# Basis for (direct) products of Vector Spaces

Suppose I have a vector space $V$ of dimension $n$ with basis elements $a_1, \dots a_n$.

If I take the direct product of $V$, to get $V^k$ then (I'm assuming since I haven't actually seen this proved) that $\dim(V^k) = n^k$ and we'd have as basis elements $k$-tuples $$\left(a_{i_1}, \dots, a_{i_k}\right)$$ for every $k$-tuple $I = (i_1, \dots, i_k)$ of integers from the set $\{1, \dots , n\}$.

Now I want to believe the above, but here's an example that I think the above (conjecture?) fails. Take $V = \mathbb{R}$ over the field $\mathbb{R}$, then $V$ has basis $\{1\}$. However $V^2 = \mathbb{R}^2$ has basis $\{(1, 0), (0, 1)\}$, but by the above I'd end up with $\dim(V^2) = 1^2 = 1\neq 2$ so there's a contradiction.

Does my above conjecture ever hold? If so under what constraints?

• Rather $k\cdot n$, using $(a_1,0,...,0),...,(a_n,0,...,0),...,...,...,(0,...,0,a_n)$. – user577471 Jul 19 '18 at 18:43
• If $n$ is large enough, then your set of vectors contains $v_1=(a_1,a_2,...,a_2)$, $v_2=(a_2,a_2,...,a_2)$, $v_3=(a_1,a_3,...,a_3)$, and $v_4=(a_2,a_3,...,a_3)$. Then $v_1-v_2+v_3-v_4=0$ is a non-trivial combination of $4$ of them that results in the zero vector. Therefore, they are linearly dependent. – user577471 Jul 19 '18 at 18:53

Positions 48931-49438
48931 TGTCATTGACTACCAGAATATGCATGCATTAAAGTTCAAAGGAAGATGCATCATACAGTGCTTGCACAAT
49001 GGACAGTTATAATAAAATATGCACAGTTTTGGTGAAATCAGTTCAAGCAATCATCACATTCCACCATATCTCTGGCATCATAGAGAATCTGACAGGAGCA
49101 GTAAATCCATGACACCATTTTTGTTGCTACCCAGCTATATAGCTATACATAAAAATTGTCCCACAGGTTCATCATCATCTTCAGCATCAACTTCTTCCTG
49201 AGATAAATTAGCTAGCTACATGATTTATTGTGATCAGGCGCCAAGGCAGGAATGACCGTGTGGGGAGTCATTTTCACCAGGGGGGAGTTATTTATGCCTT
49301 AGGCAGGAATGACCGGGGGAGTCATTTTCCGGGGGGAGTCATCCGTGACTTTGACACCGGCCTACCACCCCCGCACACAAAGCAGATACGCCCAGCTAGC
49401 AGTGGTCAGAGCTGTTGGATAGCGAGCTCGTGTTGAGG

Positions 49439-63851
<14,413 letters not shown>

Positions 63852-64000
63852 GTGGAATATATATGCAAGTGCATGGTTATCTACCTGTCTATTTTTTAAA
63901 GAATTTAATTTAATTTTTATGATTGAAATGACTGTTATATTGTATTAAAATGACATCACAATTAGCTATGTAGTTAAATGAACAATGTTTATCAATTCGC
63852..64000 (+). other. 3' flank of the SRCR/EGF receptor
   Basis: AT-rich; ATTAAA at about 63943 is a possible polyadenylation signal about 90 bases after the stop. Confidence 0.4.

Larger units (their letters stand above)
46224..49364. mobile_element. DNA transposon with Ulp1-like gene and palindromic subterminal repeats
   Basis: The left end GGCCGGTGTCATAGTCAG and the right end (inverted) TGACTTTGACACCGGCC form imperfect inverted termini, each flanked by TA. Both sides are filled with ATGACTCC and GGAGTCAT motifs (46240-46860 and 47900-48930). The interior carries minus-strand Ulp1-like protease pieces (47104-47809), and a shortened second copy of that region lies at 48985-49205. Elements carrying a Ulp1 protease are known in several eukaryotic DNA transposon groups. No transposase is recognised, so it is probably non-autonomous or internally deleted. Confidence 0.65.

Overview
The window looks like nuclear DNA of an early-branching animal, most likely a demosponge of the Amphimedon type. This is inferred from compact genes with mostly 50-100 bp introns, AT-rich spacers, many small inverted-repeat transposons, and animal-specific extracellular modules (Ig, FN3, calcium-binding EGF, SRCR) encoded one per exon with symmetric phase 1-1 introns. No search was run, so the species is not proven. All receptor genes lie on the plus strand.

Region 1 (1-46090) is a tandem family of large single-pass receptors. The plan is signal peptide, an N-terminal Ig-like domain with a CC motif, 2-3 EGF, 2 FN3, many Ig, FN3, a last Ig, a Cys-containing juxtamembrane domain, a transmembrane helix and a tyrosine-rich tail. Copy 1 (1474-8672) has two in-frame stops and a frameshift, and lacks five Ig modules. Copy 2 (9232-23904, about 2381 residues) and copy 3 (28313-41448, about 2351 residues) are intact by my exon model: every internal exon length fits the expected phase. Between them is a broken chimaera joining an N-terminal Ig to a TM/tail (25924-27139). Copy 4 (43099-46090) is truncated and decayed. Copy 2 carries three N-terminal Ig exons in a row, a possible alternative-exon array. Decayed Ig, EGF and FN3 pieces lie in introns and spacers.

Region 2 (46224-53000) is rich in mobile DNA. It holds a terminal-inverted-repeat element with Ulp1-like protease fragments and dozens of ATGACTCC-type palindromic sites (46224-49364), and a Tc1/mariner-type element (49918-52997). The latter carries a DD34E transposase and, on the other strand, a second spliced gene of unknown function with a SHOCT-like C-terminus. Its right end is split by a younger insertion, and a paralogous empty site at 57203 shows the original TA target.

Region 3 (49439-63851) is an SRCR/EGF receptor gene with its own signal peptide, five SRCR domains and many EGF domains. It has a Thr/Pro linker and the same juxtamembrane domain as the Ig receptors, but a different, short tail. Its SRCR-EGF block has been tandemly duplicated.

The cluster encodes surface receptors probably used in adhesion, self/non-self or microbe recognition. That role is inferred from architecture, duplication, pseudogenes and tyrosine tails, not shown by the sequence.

You can use Grassman formula which states: $$\dim(U+V) = \dim(U)+\dim(V)-\dim(U \cap V)$$ If $V$ and $U$ are in direct sum with each other then $$U\cap V = \{\emptyset\}$$ so the formula becomes $$\dim(U+V)=\dim(U)+\dim(V)=\dim(U\oplus V)$$ This can be generalised in such way:

Let $V$ and $U$ be finite dimensional vector spaces over a field $K$ then $$\dim(U\oplus V)=\dim(U)+\dim(V)$$

In your example $$\mathbb{R}^n=\mathbb{R}\oplus\mathbb{R}\oplus\dots\oplus\mathbb{R} = n\dim(\mathbb{R})$$

For a more in-depth analysis see this forum post

Hint: $\displaystyle\dim(V_1\times V_2\times\cdots\times V_n)=\dim(V_1)+\dim(V_2)+\cdots+\dim(V_n).$

• But then if $\dim(V) = n$ then $\dim(V^k) = \dim(V) \cdot \dim(V) \dots \cdot \dim(V)$ ($k$ times multiplied) so $$\dim(V^k) = \dim(V) \cdot \dim(V) \dots \cdot \dim(V) = n \cdot \dots n = n^k$$ just like I conjectured above... – Perturbative Jul 19 '18 at 18:53
• @Perturbative Yes, this is incorrect. – user577471 Jul 19 '18 at 18:54
• @Perturbative Sorry. I meant sum, not product. – José Carlos Santos Jul 19 '18 at 18:59